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Troops deployed as calm returns to Lebanon

Latest update : 2008-06-24

Lebanese troops were deployed to the outskirts of the northern city of Tripoli to restore calm after sectarian fighting raged on for a second day, further denting the Qatari-brokered accord to end the country's political crisis. (Report: R.Ranucci)

TRIPOLI, Lebanon, June 23 (Reuters) - Lebanese troops
deployed in Lebanon's second largest city on Monday to try to
end two days of sectarian fighting that has killed at least nine
people and dented a deal to end the country's political crisis.
 

Witnesses said soldiers and policemen in armoured troop
carriers entered the outskirts of the northern city of Tripoli,
scene of fighting between Sunni Muslim government supporters and
Alawite gunmen close to the Hezbollah-led opposition.
 

The clashes subsided as the forces deployed on the frontline
between the Sunni Bab Tibbaneh area and Alawite Jabal Mohsen.
 

The army said in a statement it would start implementing
measures to restore calm and warned that it would use force if
necessary to end the bloodshed.
 

Sunni parliamentary majority leader Saad al-Hariri called on
his followers in Tripoli to cooperate with the army.
 

Security sources said at least nine people had been killed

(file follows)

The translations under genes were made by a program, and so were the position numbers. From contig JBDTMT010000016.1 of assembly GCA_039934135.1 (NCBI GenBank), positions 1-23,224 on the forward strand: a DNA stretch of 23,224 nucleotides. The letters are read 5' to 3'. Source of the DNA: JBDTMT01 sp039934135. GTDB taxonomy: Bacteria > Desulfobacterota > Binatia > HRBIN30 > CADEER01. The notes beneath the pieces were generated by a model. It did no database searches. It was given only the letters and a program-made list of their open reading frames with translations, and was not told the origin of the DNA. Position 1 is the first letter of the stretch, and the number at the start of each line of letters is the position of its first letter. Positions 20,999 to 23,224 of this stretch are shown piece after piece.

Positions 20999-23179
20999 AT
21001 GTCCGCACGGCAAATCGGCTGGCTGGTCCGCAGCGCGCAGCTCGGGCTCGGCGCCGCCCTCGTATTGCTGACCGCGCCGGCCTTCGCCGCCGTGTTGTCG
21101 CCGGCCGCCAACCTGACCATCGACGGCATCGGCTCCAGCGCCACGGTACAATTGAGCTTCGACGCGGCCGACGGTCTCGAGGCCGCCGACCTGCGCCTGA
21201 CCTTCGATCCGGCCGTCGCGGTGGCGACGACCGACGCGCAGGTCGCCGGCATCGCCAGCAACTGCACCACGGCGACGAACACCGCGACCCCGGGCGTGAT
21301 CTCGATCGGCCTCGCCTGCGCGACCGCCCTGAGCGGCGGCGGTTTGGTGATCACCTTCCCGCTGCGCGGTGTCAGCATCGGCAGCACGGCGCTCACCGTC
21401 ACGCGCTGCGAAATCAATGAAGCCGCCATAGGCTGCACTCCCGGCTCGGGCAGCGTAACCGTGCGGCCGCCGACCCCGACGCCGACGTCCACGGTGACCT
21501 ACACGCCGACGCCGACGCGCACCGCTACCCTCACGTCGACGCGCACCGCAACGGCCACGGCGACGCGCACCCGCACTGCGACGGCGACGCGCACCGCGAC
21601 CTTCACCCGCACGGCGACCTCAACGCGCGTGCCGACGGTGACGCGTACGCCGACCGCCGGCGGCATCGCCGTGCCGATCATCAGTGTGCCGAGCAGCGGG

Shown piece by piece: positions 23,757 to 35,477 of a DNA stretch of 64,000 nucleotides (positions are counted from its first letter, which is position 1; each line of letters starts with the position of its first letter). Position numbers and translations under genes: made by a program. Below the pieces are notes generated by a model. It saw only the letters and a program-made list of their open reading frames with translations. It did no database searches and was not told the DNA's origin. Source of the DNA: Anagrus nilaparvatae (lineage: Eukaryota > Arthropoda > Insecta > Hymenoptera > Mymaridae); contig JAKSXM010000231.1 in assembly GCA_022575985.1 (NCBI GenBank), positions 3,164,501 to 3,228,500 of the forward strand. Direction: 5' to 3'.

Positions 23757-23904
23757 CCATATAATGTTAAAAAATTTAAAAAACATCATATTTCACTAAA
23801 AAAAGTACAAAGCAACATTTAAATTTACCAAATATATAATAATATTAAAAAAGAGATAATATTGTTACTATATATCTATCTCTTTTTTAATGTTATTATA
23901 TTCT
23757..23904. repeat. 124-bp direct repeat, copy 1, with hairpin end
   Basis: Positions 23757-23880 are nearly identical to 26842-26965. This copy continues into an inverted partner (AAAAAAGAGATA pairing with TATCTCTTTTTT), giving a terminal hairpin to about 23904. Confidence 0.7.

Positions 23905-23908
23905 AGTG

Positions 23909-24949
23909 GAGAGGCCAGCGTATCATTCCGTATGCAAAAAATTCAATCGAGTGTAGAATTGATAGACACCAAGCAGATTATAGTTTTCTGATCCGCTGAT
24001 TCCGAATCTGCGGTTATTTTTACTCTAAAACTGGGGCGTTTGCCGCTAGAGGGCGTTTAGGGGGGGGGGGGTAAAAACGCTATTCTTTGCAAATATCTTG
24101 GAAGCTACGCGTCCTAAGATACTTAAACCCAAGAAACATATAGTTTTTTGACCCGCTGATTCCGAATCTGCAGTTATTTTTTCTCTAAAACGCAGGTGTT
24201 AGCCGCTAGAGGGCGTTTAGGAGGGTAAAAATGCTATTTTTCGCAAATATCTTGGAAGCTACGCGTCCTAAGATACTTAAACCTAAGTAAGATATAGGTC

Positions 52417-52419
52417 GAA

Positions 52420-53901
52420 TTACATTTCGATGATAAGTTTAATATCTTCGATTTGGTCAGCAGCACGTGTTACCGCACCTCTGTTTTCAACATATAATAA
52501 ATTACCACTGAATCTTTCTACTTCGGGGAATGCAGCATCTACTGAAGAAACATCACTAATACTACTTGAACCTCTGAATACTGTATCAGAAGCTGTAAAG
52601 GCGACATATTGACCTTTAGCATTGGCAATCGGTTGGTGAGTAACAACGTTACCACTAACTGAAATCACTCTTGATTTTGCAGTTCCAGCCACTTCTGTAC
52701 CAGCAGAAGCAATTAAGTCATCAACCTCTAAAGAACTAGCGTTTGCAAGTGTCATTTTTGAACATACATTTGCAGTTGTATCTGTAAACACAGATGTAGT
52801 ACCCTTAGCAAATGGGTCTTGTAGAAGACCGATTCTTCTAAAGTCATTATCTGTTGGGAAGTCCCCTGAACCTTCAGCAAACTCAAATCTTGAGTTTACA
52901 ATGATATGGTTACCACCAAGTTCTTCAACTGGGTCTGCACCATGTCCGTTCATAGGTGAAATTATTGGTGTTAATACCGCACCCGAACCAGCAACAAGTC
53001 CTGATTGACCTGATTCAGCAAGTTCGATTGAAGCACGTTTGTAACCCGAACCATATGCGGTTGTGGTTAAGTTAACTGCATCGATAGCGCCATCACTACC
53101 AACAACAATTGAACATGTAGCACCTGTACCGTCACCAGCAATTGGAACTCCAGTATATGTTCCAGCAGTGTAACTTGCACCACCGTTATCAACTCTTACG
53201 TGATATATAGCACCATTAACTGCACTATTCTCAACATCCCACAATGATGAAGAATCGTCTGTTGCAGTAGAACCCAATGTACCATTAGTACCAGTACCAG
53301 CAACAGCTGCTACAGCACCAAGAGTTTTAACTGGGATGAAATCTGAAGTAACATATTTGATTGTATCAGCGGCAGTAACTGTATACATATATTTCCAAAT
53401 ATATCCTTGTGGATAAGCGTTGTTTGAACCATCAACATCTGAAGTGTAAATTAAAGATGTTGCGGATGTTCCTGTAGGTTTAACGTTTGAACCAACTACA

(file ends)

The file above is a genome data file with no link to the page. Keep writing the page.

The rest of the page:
and 50 wounded in the fighting that erupted at dawn on Sunday.
Several homes, shops and cars were destroyed in the clashes in
the mainly Sunni port city.
 

The warring sides had exchanged machinegun fire, grenades
and mortar bombs. Scores of families fled and sought safe haven
in other parts of the city and nearby villages.
 

Tripoli is dominated by Lebanon's anti-Syrian Sunni-led
majority coalition while a majority of Alawites have close ties
to Syria, which is ruled by an Alawite and is allied to the
opposition.
 

Alawites are a small offshoot of Shi'ite Islam which
dominates the Baathist government in neighbouring Syria. Their
numbers are small in Lebanon but they gained some political
clout during Syria's military presence in Lebanon.  
 

Last month Lebanon ended its 18-month political crisis with
the Western-backed coalition and the Hezbollah-led opposition
reaching a Qatari-mediated accord. The conflict had led to a
violent showdown that threatened a new civil war.
 

Since then there have been frequent minor security
incidents.
 

Delays in forming a national unity government as stipulated
in last month's accord have raised fears of a further
deterioration in the security situation and a collapse in
efforts to resolve the political standoff.

Date created : 2008-06-23

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